What is a clause and independent clause in English?

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What is a clause and independent clause in English?

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Two types of clauses: dependent clauses (DC), independent clauses (IC). No such thing as just a clause.

A DC must be paired with at least one IC to make a complete sentence. Consider the following sentence: “I am bored because I am quarantined.” The IC is “I am bored” and the DC is “because I am quarantined.”

You couldn’t just say “Because I am quarantined.” as that wouldn’t make any sense. What is actually being caused as a result of the quarantine?

However, you could say “I am bored.” and make perfect sense.

I think I might have made this explanation a bit convoluted, but I hope it helps.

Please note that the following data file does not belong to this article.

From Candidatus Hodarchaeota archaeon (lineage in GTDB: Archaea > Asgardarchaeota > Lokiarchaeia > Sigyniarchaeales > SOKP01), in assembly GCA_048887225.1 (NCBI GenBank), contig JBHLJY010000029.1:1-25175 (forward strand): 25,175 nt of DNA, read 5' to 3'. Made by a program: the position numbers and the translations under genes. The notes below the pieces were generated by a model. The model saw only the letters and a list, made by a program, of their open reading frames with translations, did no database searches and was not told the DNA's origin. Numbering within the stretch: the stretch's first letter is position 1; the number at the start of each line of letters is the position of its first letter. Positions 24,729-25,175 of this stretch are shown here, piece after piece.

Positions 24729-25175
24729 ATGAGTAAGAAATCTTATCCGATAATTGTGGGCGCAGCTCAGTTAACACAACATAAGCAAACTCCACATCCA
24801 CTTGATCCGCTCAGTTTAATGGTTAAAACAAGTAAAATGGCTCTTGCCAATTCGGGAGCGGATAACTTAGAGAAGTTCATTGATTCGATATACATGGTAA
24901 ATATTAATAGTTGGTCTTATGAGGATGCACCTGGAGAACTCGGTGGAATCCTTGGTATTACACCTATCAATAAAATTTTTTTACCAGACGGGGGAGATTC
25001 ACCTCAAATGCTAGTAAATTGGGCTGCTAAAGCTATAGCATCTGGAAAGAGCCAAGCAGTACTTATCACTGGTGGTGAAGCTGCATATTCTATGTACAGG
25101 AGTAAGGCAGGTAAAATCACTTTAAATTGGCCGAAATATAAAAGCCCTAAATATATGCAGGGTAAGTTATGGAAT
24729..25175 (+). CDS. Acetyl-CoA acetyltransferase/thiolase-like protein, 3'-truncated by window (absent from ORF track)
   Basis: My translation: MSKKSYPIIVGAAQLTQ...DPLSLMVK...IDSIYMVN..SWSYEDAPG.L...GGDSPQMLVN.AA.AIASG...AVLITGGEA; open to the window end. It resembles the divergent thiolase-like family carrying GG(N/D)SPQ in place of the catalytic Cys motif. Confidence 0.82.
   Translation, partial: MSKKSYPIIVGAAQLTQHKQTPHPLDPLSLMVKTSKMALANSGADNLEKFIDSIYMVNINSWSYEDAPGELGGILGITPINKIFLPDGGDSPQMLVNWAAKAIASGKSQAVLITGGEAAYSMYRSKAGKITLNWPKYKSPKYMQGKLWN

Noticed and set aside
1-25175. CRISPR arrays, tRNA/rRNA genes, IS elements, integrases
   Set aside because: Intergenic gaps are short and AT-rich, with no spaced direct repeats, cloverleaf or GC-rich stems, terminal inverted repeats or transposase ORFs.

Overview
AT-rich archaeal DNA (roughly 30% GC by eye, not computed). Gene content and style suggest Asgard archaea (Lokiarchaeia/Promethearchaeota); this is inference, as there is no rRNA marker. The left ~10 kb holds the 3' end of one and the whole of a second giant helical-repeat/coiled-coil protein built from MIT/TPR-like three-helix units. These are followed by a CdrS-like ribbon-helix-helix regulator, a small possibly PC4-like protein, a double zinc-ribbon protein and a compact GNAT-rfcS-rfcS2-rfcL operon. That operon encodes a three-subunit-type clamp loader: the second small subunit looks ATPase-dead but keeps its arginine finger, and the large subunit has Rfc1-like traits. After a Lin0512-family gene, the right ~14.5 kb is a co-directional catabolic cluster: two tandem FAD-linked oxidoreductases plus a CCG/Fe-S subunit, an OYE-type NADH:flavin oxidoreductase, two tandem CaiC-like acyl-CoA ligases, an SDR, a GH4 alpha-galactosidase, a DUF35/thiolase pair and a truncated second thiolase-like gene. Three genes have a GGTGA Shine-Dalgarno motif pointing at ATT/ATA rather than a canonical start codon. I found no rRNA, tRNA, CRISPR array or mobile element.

A clause in general is just part of a sentence or a sentence.
A dependent clause is a part of a sentence that cannot be a sentence by itself.
An independent clause is a part of a sentence that can stand alone on its own. This is mostly used to decide whether to use a comma, a semicolon, a word like “and” “or” “but ” or any other connector type word.

Example:
[The man went to the store], {and picked up some eggs. }

The part in brackets is the independent clause. The part in curly braces is the dependent clause.

Every verb should have a clause and the clause contains a subject and a predicate.

“I went to a store.”

This is an independent clause because it stands on its own.

“Until I have had some coffee” is an example of a dependent clause, it has a subject, “I” and a verb “have had”. It doesn’t make sense without another clause. “I am not good at English until I’ve had some coffee.”